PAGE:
Tokyo Olympics

Annie Lazor won a bronze medal after losing her dad.
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Annie Lazor Was Thinking Of Her Dad, Who Died 3 Ago, As She Won An Olympic Medal

“He was the most selfless, humble and generous man I’ve ever known.”

When swimmer Annie Lazor won her bronze medal in the 200-meter breaststroke at the Tokyo Olympics on Friday, it was an emotional moment for many reasons. It was Lazor’s first Olympic medal, she was swimming against friend and fellow U.S. swimmer Lilly King, who immediately embraced her after she herself won silver, and she was still grieving over a tragic loss that happened just three months before. After winning her medal, Lazor reflected on her father’s death in an interview with TODAY and said that she was thinking of him.

“I thought of him not a lot before I swam, but a lot after I swam,” she said. “I kind of had a minute to sit to myself today and just thought he would only care about the result because I cared about the result.”

Lazor’s father David died suddenly in April at his home in Michigan, reportedly due to Covid-19, according to ESPN, leaving the family in a state of shock. David Lazor’s obituary noted that he “absolutely shined” in his role as dad to his three children, including daughter Annie. “He was her ardent cheerleader — win or lose, he always let her know that she is so much more than her athletic accomplishments,” it read. “Their weekly phone calls delighted him and he adored just listening to her talk about her life.”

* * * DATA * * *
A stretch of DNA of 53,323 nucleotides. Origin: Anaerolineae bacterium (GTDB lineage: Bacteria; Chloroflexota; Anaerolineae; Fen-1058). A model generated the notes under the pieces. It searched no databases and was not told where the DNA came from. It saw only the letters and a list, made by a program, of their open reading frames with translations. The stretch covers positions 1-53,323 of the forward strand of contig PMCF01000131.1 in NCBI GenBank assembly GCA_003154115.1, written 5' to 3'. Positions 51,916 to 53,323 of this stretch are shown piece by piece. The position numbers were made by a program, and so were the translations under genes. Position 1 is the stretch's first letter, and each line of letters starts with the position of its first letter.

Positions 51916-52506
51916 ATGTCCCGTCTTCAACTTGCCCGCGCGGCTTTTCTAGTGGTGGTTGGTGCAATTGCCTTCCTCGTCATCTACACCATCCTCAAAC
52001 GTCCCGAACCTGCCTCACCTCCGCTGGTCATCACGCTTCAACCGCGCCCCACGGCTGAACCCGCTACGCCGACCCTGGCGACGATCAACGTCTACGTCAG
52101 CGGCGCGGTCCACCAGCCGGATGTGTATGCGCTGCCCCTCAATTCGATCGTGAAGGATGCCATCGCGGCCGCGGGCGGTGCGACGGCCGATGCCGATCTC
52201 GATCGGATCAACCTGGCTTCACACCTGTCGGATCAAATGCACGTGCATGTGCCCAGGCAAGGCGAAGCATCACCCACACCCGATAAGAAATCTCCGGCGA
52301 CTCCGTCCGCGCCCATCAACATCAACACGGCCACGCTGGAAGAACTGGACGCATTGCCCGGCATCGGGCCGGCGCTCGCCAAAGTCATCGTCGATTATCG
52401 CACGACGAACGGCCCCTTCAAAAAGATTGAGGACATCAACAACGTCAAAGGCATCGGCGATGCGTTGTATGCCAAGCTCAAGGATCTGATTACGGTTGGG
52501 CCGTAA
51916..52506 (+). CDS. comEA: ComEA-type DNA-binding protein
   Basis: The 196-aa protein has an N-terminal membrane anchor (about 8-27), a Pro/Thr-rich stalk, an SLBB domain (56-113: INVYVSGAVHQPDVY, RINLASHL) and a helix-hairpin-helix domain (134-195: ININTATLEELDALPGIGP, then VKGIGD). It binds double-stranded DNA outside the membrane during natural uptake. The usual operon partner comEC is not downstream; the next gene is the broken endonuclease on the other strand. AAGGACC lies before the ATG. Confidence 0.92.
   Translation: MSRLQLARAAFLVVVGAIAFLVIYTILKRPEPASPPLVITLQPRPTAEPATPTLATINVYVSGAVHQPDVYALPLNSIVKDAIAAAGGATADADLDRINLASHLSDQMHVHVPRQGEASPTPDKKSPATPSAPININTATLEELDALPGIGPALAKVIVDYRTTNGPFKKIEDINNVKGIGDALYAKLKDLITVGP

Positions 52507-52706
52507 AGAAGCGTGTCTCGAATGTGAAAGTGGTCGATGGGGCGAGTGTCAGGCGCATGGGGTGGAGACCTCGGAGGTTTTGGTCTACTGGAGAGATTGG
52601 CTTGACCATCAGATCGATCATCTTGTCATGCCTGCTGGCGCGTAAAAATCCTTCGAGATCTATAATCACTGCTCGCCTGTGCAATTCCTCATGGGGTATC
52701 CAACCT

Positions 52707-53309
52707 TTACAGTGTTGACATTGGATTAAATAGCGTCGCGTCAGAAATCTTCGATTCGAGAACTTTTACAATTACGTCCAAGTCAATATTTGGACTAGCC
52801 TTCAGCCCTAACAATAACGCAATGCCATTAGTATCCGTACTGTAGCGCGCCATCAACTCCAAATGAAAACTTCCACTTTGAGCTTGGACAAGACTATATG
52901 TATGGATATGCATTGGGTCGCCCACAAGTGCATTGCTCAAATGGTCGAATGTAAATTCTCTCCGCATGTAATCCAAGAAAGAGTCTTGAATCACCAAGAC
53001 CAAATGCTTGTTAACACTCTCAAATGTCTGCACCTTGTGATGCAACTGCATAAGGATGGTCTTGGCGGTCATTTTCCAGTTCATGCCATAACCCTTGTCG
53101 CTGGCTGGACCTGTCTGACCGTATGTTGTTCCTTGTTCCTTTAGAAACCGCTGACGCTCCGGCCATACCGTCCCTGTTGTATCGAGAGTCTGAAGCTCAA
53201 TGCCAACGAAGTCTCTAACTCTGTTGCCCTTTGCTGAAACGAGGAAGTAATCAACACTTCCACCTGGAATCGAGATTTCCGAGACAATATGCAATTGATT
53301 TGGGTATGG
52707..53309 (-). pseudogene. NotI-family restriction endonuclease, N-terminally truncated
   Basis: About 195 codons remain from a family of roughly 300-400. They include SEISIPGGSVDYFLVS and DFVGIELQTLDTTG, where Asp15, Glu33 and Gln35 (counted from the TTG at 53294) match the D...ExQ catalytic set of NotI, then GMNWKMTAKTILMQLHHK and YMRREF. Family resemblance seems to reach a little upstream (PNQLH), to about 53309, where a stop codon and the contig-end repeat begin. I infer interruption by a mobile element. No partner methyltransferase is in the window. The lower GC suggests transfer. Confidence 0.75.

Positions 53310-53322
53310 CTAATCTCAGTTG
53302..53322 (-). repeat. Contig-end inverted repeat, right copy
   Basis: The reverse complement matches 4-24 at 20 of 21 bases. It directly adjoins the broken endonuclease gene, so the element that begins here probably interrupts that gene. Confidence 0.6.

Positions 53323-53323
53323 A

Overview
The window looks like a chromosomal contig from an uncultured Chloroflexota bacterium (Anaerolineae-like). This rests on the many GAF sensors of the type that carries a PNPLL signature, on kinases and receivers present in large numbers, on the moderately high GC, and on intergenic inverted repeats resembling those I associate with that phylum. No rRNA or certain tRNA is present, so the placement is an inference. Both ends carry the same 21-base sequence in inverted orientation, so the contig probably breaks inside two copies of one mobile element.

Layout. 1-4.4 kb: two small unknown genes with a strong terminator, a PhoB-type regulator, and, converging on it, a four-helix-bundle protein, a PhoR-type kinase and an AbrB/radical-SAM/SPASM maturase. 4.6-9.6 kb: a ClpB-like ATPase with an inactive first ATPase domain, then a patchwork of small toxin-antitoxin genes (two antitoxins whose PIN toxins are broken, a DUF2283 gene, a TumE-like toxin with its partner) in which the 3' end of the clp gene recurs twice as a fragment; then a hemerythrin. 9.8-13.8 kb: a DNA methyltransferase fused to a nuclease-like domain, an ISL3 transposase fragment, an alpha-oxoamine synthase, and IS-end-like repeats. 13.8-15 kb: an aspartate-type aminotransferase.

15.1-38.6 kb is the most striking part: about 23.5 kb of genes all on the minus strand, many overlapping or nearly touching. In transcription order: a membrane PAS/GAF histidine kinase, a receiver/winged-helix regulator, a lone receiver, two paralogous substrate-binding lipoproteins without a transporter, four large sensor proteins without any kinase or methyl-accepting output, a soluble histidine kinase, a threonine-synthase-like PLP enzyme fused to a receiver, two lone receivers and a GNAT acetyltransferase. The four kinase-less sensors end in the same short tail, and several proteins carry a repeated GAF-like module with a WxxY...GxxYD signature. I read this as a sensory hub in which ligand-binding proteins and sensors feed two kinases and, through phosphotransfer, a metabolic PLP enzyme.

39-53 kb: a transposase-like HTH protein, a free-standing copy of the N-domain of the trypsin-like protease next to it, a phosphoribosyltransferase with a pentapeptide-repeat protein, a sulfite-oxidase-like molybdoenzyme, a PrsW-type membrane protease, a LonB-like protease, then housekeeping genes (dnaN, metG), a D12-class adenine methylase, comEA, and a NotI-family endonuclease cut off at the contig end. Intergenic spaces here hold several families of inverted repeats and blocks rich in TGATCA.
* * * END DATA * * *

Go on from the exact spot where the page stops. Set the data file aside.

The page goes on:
The 26-year-old swimmer shared a beautiful tribute to her late dad in May on Instagram, writing in part, “We laid my sweet, sweet dad to rest on Friday. We will never ever know why this happened; but we do know that he was the most selfless, humble and generous man I’ve ever known.”

Annie Lazor lost her father before the Olympics.

His loss left Lazor struggling to continue training for the Olympics, but with the help of her friend and 2016 gold medalist Lilly King, she persevered. King drove five hours to Lazor’s family home in Michigan to encourage her to keep going. “She has been there for me in ways I can't even describe — words kind of fall short, to be quite honest — she is my family outside my family," Lazor told reporters after her win, according to ESPN. “The last few months for me have been far from easy, but she has dragged me through the mud and pushed me every day and distracted me, and before we got up for the 200 breast, she told me she loved me, and let's just do this, and that was all I needed to hear.”

Now that Lazor has won a bronze medal, she nows exactly how her dad would react if he were here with her, “He just loved watching me do what I love,” she told E! News, “so whether I got third or last today or broke a world record, he just would have loved to see me afterwards and get a nice meal with me.” He would be incredibly proud of her. Just like the rest of the country.